Tanya Saraiya, M.A. is a fourth year clinical psychology Ph.D. student and Dr. Fareri's doctoral advisee at Adelphi University. She is also the project coordinator at the TREAT Lab at the City College of New York and a pre-doctoral research fellow at the Translational Research in Addictions at City College and Columbia University Medical Center (TRACC) program. Tanya is interested in refining existing trauma and addiction treatments based on neural and behavioral laboratory research studies. In addition, she is invested in understanding health disparities among minority groups in trauma and addiction treatments. Her next project will focus on how shame and guilt impact alcohol use among traumatized individuals.

Michael Poon

Michael Poon is a second year doctoral student in the Clinical Psychology Ph.D. program. He received his B.A. in Psychology from Binghamton University, and his M.A. from Teachers College, Columbia University with a concentration in Clinical Psychology. Michael's research interests center around investigating the effectiveness of psychotherapeutic treatment modalities and techniques. His current work in Dr. Fareri's Neuroscience Lab focuses on the neural/cognitive processes involved in addiction with a goal of identifying neural/cognitive changes associated with addiction treatment.

Undergraduate Students

Amalia Saleh

I am a student-athlete going into my senior year at Adelphi University. This spring I will be graduating with a B.S in Neuroscience and a minor in Chemistry. I have been an active member of both the Global Medical Brigades club and the Biological Honors Society at Adelphi. While I plan on pursuing a career in medicine after I graduate, I am highly interested in understanding how our behaviors and choices are shaped by our current and past experiences, and will be conducting a research project in the lab this year based around this idea.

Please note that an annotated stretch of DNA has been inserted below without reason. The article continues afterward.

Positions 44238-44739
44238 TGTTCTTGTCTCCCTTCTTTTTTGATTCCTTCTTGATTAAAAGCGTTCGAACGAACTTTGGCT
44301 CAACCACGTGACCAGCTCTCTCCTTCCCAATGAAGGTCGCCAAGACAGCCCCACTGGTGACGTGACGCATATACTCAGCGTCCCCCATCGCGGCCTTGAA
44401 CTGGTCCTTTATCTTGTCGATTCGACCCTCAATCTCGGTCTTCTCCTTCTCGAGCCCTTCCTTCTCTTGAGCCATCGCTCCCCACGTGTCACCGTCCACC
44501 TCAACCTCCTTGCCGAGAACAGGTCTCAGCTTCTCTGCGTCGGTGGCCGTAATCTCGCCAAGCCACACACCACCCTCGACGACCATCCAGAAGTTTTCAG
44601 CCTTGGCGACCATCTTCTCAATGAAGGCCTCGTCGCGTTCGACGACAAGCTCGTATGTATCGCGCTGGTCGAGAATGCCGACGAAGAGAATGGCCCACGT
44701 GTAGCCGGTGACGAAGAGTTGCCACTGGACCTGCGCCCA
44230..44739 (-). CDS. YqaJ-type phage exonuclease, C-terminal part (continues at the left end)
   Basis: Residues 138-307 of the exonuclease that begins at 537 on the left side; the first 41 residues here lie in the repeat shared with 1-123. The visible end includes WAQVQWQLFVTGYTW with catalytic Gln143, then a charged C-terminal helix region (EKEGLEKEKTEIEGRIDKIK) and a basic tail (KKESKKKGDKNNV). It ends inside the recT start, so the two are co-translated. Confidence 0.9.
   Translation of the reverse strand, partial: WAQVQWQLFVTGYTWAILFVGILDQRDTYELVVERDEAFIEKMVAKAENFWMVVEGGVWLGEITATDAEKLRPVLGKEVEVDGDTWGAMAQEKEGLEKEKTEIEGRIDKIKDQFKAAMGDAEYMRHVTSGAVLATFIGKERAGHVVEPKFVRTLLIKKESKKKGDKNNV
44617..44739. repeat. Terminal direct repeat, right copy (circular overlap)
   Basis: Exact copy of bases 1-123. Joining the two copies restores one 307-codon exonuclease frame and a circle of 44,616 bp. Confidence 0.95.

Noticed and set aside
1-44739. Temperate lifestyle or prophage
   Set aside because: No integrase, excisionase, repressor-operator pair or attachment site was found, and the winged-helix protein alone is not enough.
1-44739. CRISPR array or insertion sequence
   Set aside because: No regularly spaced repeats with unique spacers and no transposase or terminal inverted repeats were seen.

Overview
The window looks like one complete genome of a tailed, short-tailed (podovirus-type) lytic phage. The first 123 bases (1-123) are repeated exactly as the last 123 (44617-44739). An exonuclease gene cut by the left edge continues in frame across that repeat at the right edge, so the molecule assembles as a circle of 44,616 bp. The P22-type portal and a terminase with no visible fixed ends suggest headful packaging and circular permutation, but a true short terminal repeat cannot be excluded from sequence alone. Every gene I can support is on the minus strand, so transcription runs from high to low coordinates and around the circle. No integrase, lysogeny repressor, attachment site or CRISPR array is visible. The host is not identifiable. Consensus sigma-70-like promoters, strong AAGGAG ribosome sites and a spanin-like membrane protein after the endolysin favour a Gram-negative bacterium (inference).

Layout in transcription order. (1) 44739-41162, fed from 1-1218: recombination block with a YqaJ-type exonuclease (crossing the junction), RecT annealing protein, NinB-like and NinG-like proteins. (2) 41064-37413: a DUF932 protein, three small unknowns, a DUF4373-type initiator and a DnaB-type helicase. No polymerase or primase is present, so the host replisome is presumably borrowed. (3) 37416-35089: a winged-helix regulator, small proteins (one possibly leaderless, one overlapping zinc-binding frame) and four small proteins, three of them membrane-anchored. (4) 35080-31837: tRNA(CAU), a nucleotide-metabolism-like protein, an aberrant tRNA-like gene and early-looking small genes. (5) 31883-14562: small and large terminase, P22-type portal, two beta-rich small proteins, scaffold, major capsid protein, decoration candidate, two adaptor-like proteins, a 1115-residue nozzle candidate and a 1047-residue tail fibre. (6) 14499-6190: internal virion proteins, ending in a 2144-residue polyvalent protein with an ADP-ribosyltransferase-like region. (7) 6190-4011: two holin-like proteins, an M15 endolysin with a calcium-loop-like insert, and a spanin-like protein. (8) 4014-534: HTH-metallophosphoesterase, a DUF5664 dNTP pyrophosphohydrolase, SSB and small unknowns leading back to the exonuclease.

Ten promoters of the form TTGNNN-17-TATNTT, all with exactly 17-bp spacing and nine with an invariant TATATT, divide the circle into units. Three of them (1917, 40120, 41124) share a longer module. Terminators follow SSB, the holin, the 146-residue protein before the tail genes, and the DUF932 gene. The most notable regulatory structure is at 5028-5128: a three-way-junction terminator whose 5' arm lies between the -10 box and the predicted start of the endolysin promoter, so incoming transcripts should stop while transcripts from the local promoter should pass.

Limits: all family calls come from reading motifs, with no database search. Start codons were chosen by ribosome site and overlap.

Joanne Stasiak

I am a senior psychology major at Adelphi University and broadly interested in Social Cognition and Sports Psychology. I began working with Dr. Fareri through the Emerging Scholars program, in which I conducted a study examining the perceived value of social and non-social experiences. We are currently following up on this project, and I aim to continue research in this field during my pursuit of a doctorate in graduate school.

Lab Alumni

Kelly Hiersche